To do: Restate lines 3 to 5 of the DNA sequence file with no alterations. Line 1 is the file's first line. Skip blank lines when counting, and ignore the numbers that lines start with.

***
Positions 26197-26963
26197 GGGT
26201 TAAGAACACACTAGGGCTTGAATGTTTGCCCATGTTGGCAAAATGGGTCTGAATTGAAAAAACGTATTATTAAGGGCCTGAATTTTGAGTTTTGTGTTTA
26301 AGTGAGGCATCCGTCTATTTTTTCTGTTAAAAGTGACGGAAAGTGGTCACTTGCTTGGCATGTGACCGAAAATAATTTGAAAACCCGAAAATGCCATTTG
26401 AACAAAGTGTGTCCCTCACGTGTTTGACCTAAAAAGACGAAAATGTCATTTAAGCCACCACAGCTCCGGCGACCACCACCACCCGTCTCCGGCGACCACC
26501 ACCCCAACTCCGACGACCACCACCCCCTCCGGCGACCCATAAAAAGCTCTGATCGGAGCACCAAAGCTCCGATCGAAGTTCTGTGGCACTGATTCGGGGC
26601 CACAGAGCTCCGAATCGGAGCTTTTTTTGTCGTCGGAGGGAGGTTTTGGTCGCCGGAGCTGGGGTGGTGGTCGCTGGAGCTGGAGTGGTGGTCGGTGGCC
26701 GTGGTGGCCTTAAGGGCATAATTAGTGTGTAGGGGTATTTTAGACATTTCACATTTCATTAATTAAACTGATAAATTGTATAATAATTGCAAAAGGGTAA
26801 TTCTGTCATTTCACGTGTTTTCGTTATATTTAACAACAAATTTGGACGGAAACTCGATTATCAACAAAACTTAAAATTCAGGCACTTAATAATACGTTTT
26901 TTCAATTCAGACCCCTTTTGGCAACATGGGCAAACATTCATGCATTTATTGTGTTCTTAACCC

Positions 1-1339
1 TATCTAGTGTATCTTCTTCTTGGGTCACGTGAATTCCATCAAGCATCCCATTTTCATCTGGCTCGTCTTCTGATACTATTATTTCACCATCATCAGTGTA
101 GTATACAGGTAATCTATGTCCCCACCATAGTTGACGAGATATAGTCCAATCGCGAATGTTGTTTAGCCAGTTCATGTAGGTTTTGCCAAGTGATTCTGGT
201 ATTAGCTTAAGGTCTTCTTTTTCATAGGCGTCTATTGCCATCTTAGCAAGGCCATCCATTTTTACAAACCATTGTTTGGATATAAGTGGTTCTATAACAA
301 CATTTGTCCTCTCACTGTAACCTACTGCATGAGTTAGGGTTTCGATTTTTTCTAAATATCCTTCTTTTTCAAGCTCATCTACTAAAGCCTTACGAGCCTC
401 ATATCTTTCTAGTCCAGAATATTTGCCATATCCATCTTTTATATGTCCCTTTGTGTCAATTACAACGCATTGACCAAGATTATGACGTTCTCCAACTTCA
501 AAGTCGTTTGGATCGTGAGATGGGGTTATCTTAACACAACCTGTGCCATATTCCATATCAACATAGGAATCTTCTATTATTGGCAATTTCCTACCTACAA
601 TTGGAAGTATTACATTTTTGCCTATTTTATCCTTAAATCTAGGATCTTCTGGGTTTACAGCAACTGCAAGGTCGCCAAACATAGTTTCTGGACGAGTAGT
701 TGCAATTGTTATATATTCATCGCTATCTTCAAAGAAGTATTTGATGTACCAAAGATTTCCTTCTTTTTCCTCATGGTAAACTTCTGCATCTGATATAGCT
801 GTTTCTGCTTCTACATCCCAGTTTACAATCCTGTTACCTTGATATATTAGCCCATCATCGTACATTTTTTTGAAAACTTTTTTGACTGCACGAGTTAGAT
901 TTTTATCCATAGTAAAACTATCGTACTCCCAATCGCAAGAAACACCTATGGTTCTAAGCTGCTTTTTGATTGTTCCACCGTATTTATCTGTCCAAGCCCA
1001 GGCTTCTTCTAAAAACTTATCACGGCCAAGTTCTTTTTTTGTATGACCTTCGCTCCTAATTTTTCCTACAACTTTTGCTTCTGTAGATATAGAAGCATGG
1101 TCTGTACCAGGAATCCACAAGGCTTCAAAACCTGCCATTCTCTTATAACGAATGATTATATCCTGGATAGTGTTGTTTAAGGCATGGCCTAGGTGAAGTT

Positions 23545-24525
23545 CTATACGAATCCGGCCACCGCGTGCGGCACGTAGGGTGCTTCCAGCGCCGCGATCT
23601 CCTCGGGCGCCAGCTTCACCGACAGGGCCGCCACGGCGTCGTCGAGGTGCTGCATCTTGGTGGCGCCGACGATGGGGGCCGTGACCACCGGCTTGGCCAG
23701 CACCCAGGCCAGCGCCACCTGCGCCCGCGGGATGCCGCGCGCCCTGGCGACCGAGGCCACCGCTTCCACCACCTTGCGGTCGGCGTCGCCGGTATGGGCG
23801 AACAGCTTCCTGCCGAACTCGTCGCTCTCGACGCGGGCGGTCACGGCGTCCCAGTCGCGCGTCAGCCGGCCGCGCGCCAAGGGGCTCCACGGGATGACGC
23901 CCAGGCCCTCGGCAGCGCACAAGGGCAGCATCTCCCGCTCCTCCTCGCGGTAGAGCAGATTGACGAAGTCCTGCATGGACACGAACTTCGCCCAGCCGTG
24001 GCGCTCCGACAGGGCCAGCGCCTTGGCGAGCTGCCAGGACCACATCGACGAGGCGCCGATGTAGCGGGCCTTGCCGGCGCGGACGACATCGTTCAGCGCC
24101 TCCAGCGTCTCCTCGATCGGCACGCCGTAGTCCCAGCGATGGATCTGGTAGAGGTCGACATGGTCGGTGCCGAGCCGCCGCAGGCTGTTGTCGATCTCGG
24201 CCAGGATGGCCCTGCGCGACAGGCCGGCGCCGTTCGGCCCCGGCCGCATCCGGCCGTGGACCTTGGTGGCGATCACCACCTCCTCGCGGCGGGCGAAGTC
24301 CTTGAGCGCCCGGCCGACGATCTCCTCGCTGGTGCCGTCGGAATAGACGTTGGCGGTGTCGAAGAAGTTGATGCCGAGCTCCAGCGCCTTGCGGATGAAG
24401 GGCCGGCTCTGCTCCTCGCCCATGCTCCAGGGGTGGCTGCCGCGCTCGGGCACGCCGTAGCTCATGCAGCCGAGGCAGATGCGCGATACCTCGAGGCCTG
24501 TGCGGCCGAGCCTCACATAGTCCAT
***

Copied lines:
26201 TAAGAACACACTAGGGCTTGAATGTTTGCCCATGTTGGCAAAATGGGTCTGAATTGAAAAAACGTATTATTAAGGGCCTGAATTTTGAGTTTTGTGTTTA
26301 AGTGAGGCATCCGTCTATTTTTTCTGTTAAAAGTGACGGAAAGTGGTCACTTGCTTGGCATGTGACCGAAAATAATTTGAAAACCCGAAAATGCCATTTG
26401 AACAAAGTGTGTCCCTCACGTGTTTGACCTAAAAAGACGAAAATGTCATTTAAGCCACCACAGCTCCGGCGACCACCACCACCCGTCTCCGGCGACCACC